With everything going on this week in the world I've neglected my usual MS awareness week posts and opted for more upbeat topics like Irish recipes...however the Irish guilt crept in the morning! So this year I am doing an awareness post...but just one post!Last year interviewed by a very precocious 12 year old for her class project and she asked, "if there was one thing you wanted people to know about MS what would that be?"Good question! I think it would be that there is no one version of MS. (This may also be the thing about MS that really is the most frustrating!) Just because you have a relative that was diagnosed with MS and "she ended up in a wheel chair after only a year" or "once in awhile she has to take it easy but she is still working part-time" or even "heck she was diagnosed three years ago but she still teaches aerobics three times a week." Those are all faces of MS.
On the National MS Society website this is how they describe MS symptoms:
"Symptoms of MS are unpredictable, vary from person to person, and from time to time in the same person. For example: One person may experience abnormal fatigue and episodes of numbness and tingling. Another could have loss of balance and muscle coordination making walking difficult. Still another could have slurred speech, tremors, stiffness, and bladder problems. Sometimes major symptoms disappear completely, and the person regains lost function. In severe MS, people have symptoms on a permanent basis..."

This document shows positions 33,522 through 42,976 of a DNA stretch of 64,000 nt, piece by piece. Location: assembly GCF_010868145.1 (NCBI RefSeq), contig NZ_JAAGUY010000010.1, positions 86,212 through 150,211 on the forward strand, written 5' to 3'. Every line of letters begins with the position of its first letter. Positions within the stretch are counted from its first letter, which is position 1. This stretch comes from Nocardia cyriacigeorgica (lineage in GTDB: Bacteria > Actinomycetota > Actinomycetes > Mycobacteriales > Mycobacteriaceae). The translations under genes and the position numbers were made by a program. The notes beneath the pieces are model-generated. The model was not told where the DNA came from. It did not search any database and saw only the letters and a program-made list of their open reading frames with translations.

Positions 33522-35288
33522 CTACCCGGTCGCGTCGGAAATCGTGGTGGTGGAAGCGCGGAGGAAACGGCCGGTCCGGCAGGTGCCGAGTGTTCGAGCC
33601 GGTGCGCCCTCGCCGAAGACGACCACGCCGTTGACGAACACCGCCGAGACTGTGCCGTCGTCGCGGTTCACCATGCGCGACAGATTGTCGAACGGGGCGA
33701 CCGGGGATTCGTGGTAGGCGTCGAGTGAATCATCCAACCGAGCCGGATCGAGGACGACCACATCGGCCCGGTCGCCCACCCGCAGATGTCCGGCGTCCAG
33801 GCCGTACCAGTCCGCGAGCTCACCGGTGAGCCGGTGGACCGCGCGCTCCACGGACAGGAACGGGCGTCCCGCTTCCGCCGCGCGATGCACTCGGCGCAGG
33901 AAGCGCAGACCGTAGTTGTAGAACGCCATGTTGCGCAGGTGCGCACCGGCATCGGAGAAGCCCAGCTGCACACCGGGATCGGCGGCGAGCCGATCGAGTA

There is very little predictability and if you have even a hint of Type A personality that can really drive you crazy. (Or it can drive you to change...is there such a thing as an A- personality?) Perhaps it has just helped me focus and/or pick my "battles." (For instance I have started the Sprigs and Stars Quilt by Kim McLean but I drew the line on the borders - a wide fun border with printed vines and flowers will substitute for appliqued vines and hundreds of leaves....)
On the other hand the lack of predictability makes planning difficult. For instance I have been planning all year (no make that many years!) to take the exam for AQS quilt appraiser certification this April. I had an episode last month that has left me with fatigue and word choice issues that just aren't resolving themselves as quickly as in the past. So I arranged to go to Paducah a day early (Tuesday) which may help me rest up after the drive however I am still worried. The written exam is from 6-8 pm on Wednesday (which is 7-9 on my east-coast-body time.) That is about the time I wind down even on a good day... Yes there are drugs I can take to help with it (Ritalin or Provigil) however I can only take them for a limited amount of time without suffering a "backlash." (And just my luck they'll start drug testing for quilting competitions!) My oral exam is scheduled for Saturday at 2:00...for a person with MS that is the equivalent of a marathon week!
So my challenge for the exam is not going to be can I identify the type of quilt, date the quilt, have I looked at enough quilt sales data...it will be will my hand hold the pen, can I write legibly, can I stay awake, and can I speak clearly....and until the day arrives I just can't predict the answer to those questions.